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Syracuse High School Athletes Can Learn Lessons on the Field About Domestic Violence

Chris Bolt/WAER News

Syracuse High School athletes are having talks about violence when they are not on the playing field.

The Syracuse School District is working with the local non-profit Vera House on “Coaching Boys into Men”.

It’s a violence prevention program that allows high school coaches to speak with male athletes about things like abusive language, the meaning of consent and accountability.

Nottingham high school football starting center Joseph Bell says he thinks the program will be a great opportunity.

"We have a lot of kids, especially a lot of athletes playing football and it will be a good program for them.  Everybody follows the football team like if we do something good then they're going to want to do it too."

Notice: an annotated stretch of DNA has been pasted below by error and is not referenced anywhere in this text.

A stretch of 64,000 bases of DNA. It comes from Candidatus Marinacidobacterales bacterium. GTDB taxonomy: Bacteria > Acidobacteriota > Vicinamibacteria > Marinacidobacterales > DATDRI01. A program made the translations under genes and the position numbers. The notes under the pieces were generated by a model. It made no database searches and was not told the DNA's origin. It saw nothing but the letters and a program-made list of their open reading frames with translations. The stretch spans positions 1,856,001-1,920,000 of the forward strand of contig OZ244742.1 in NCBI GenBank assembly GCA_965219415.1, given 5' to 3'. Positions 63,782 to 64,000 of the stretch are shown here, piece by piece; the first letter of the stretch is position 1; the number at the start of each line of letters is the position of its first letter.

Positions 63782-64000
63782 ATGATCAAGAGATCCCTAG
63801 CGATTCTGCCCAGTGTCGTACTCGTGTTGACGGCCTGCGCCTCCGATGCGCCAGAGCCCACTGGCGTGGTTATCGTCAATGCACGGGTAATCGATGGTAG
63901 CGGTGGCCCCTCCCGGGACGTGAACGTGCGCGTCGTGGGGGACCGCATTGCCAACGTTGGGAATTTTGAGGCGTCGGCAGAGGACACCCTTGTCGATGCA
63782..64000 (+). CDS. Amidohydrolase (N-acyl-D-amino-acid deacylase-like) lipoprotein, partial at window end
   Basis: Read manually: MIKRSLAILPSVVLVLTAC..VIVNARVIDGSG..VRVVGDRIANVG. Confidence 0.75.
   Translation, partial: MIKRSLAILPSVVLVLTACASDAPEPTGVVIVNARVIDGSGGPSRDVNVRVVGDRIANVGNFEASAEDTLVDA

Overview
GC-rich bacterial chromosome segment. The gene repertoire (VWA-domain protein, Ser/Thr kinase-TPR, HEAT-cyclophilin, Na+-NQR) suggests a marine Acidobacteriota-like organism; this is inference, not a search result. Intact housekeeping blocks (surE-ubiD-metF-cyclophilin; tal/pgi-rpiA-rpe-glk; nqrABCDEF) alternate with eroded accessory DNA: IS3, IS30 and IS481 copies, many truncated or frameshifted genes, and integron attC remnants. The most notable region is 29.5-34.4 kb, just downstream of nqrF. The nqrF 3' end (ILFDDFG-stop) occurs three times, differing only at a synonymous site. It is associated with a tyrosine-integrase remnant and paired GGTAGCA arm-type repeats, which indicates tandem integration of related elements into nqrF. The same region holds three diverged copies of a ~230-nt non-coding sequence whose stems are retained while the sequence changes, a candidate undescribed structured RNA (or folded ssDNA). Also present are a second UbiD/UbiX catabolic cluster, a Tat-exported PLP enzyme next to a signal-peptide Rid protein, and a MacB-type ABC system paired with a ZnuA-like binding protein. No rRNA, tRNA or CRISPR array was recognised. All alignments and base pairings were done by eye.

Credit Chris Bolt/WAER News
George Kilpatrick (left) introduced "Coaching Boys into Men" to Syracuse Schools. Athletic Director Chris Hodge (center) and Nottingham Basketball Coach Mark La Clair are embracing the program.

  Vera House Men’s Outreach coordinator George Kilpatrick agrees that these lessons could spread throughout the school and the community.

He says coaches are asked to speak with athletes for 15 minutes or more a week in the beginning of practice.

"We think that sports is a very important vehicle to get this message across because  if we can change the attitudes there, if you can start with the influence  a football team has, then it can trickle down and spread throughout the student population."

The nationwide program was launched in 2001 and since then thousands of coaches have signed up. Coaching Boys into Men will begin at Nottingham High School in late August during football season. 

Chris Bolt, Ed.D. has proudly been covering the Central New York community and mentoring students for more than 30 years. His career in public media started as a student volunteer, then as a reporter/producer. He has been the news director for WAER since 1995. Dedicated to keeping local news coverage alive, Chris also has a passion for education, having trained, mentored and provided a platform for growth to more than a thousand students. Career highlights include having work appear on NPR, CBS, ABC and other news networks, winning numerous local and state journalism awards.